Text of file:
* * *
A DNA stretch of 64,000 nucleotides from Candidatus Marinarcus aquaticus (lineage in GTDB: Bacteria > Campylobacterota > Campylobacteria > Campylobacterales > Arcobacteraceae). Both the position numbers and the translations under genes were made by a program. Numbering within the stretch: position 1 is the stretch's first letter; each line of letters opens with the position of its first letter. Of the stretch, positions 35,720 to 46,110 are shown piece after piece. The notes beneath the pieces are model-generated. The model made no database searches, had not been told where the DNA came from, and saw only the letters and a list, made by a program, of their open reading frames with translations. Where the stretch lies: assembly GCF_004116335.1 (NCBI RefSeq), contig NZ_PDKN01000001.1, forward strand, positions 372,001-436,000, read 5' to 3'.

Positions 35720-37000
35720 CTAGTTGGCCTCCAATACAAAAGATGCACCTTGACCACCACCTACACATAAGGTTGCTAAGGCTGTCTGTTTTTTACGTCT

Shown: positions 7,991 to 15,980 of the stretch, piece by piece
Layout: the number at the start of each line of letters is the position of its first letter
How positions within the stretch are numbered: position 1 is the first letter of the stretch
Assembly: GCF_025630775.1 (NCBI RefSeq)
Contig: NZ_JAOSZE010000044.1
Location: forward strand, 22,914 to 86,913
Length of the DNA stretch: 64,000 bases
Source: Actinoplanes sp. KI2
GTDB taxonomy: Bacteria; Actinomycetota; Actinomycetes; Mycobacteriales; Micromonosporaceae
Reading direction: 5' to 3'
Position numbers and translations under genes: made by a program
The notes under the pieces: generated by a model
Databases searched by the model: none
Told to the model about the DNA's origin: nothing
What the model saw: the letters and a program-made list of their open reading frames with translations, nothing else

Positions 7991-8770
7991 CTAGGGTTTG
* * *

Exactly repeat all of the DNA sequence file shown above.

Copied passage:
A DNA stretch of 64,000 nucleotides from Candidatus Marinarcus aquaticus (lineage in GTDB: Bacteria > Campylobacterota > Campylobacteria > Campylobacterales > Arcobacteraceae). Both the position numbers and the translations under genes were made by a program. Numbering within the stretch: position 1 is the stretch's first letter; each line of letters opens with the position of its first letter. Of the stretch, positions 35,720 to 46,110 are shown piece after piece. The notes beneath the pieces are model-generated. The model made no database searches, had not been told where the DNA came from, and saw only the letters and a list, made by a program, of their open reading frames with translations. Where the stretch lies: assembly GCF_004116335.1 (NCBI RefSeq), contig NZ_PDKN01000001.1, forward strand, positions 372,001-436,000, read 5' to 3'.

Positions 35720-37000
35720 CTAGTTGGCCTCCAATACAAAAGATGCACCTTGACCACCACCTACACATAAGGTTGCTAAGGCTGTCTGTTTTTTACGTCT

Shown: positions 7,991 to 15,980 of the stretch, piece by piece
Layout: the number at the start of each line of letters is the position of its first letter
How positions within the stretch are numbered: position 1 is the first letter of the stretch
Assembly: GCF_025630775.1 (NCBI RefSeq)
Contig: NZ_JAOSZE010000044.1
Location: forward strand, 22,914 to 86,913
Length of the DNA stretch: 64,000 bases
Source: Actinoplanes sp. KI2
GTDB taxonomy: Bacteria; Actinomycetota; Actinomycetes; Mycobacteriales; Micromonosporaceae
Reading direction: 5' to 3'
Position numbers and translations under genes: made by a program
The notes under the pieces: generated by a model
Databases searched by the model: none
Told to the model about the DNA's origin: nothing
What the model saw: the letters and a program-made list of their open reading frames with translations, nothing else

Positions 7991-8770
7991 CTAGGGTTTG